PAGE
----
Lambing Part 3 - Vaginal and Uterine Prolapse
Phil Scott BVM&S, DVM&S, DIPECBHM, CERTCHP, DSHP, FRCVS
The diameter of a vaginal prolapse varies from an area of dorsal vaginal wall of approximately 8 cm up to 20 cm when the prolapse may contain urinary bladder, uterine horn(s) or both of these structures.
Fig 1: A vaginal prolapse extending for 10-12 cm.
Fig 2: The diameter of this vaginal prolapse extends to 20 cm and contains the urinary bladder
Vaginal prolapse occurs
during the last month of pregnancy
typically affects around 1 per cent of pregnant sheep
but the prevalence varies from zero to 15 per cent
Many factors have been implicated in the cause of vaginal prolapse including:
excessive body condition (body condition score 4 and above; scale 1 to 5),
multigravid uterus (triplets more than twins)
high fibre diets particularly those containing root crops,
limited exercise in housed ewes,
lameness leading to prolonged periods in sternal recumbency,
Other factors may include:
Short-docked tails (but the condition occurs in undocked mountains breeds)
Fig 3: Short-docked tails (this ewe) have been implicated in vaginal prolapse.
Ewes with vaginal prolapse may show many behavioural signs consistent with first stage labour including:
isolation from the remainder of the flock,
failure to come forward for concentrate feeding,
long periods spent in lateral recumbency with repeated, short duration, forceful abdominal contractions and associated vocalisation.
Fig 4: Ewe straining with a vaginal prolapse with behaviour consistent with first stage labour
The duration of prolapse directly affects
the degree of contamination with faeces, bedding material and soil,
the friability of the vaginal mucosa.
The vaginal wall quickly becomes swollen and friable greatly increasing the risk of rupture during manual replacement.
Treatment of vaginal prolapse
If it is necessary to transport sheep with vaginal prolapse to the veterinary surgery then the prolapse should be covered with a towel soaked in warm water to prevent further damage.
Effective caudal analgesia administered by a veterinary surgeon greatly facilitates replacement of the vaginal prolapse. Emptying of the bladder can then be readily achieved in the standing ewe by raising the prolapse relative to the vulva thereby reducing the fold in the neck of the bladder at which point urine flows freely.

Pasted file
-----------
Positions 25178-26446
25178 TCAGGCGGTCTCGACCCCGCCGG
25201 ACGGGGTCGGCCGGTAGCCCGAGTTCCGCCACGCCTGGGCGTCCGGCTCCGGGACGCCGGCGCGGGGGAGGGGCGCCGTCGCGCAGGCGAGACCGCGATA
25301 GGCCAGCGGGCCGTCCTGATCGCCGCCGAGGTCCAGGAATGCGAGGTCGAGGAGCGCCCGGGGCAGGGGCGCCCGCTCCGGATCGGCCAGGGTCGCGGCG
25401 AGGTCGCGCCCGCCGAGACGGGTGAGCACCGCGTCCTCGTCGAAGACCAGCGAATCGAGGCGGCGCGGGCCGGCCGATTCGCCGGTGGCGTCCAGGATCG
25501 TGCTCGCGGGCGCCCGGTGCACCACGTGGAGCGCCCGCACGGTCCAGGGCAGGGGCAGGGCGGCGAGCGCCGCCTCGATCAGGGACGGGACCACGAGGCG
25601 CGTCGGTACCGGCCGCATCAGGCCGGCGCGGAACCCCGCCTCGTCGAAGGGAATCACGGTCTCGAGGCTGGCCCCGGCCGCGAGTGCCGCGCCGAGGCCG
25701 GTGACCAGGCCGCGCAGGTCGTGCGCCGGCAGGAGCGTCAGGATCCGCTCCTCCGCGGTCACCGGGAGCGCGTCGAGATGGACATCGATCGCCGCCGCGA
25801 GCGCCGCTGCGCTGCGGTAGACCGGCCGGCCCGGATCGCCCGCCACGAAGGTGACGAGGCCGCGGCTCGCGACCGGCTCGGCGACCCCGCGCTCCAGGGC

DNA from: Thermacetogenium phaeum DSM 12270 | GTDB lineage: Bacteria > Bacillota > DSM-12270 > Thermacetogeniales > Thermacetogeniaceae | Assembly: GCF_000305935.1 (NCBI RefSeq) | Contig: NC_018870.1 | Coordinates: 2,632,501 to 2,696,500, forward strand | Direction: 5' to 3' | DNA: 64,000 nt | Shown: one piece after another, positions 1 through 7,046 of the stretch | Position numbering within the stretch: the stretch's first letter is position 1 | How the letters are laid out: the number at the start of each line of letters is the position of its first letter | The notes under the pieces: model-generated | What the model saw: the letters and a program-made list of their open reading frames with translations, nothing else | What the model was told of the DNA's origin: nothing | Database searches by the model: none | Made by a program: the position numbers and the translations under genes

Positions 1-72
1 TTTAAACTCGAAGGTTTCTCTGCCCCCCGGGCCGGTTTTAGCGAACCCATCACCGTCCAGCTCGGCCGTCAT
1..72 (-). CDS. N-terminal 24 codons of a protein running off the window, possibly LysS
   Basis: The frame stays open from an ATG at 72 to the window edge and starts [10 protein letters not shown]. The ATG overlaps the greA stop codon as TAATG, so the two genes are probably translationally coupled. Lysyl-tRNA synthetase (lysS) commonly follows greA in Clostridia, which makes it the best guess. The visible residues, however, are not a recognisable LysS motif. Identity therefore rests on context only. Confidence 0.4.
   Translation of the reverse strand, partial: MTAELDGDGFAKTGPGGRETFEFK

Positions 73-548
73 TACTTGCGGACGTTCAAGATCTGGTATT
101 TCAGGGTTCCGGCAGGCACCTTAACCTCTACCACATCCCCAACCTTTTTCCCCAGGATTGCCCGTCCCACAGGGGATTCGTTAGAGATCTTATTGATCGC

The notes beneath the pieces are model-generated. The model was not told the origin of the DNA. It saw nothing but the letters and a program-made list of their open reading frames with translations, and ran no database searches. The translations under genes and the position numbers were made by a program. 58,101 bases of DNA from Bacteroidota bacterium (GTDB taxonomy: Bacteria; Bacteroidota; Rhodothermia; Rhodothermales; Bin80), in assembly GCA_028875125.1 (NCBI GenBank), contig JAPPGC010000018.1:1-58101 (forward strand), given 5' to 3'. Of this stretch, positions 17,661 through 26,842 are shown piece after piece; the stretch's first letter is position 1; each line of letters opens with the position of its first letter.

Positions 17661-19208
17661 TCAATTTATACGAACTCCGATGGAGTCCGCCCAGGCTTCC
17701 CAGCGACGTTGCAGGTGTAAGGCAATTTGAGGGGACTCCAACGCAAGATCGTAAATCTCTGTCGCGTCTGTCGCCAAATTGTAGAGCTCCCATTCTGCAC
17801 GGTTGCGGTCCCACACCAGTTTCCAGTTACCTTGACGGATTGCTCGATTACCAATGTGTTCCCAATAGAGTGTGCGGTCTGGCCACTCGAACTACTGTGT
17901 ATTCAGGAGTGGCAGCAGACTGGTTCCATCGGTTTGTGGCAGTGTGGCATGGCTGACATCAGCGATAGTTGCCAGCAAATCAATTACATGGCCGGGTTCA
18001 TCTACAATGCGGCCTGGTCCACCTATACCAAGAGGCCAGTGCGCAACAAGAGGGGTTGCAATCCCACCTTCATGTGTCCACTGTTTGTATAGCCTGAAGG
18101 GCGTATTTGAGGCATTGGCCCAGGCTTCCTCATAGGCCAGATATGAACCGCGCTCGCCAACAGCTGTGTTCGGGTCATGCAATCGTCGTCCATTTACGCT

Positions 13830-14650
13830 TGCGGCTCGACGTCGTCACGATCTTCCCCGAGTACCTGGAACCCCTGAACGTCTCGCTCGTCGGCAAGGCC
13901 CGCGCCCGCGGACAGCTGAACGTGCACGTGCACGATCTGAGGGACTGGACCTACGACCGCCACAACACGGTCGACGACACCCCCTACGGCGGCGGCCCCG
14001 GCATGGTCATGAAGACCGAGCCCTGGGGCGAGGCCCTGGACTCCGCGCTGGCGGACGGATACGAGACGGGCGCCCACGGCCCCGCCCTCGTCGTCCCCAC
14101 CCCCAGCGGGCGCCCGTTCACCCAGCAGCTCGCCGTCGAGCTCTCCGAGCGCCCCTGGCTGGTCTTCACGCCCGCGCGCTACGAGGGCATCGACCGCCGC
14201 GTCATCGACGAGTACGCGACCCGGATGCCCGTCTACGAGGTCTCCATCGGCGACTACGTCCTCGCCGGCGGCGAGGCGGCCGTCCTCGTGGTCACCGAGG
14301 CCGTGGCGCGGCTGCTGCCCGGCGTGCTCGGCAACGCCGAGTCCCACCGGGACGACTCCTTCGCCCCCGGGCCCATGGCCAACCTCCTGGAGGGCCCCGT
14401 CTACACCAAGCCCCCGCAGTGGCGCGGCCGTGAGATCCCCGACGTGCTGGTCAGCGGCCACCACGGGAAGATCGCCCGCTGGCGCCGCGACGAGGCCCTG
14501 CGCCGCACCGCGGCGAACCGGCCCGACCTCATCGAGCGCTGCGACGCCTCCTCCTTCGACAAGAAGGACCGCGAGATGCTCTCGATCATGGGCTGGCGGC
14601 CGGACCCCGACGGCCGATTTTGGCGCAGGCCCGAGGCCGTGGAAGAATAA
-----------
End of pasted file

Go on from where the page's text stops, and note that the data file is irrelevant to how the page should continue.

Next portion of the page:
Fig 5: The prolapse should be carefully cleaned in warm water containing surgical scrub solution.
The vaginal prolapse should be replaced with the ewe standing, indeed the vaginal prolapse will frequently return to the normal position within five minutes once caudal analgesia has been effected, and straining ceased. There are no indications to suspend the ewe by the pelvic limbs.
Fig 6: Administration of local anaesthetic to block straining by the ewe.
An analgesic drug will be administered intravenously by the veterinary practitioner before replacing the vaginal prolapse to reduce pain. Antibiotics should be given daily for three to five days afterwards; penicillin is cheap and effective. Alternatively, a long acting antibiotic such as oxytetracycline can be administered.
Methods of retention after replacement of vaginal prolapse
Methods of retention after replacement of vaginal prolapse include:
Plastic retention devices
Harnesses or trusses
A modified Buhner suture of 5 mm nylon tape is placed by the veterinary practitioner in the subcutaneous tissue around the vulva 2 cm from the labia and tightened to allow an opening of 1.5 cm diameter (two fingers). The modified Buhner suture can easily be untied to allow examination of the posterior reproductive tract for signs of first stage labour.
Fig 7: Pain-free insertion of a Buhner suture using extradural anaesthesia.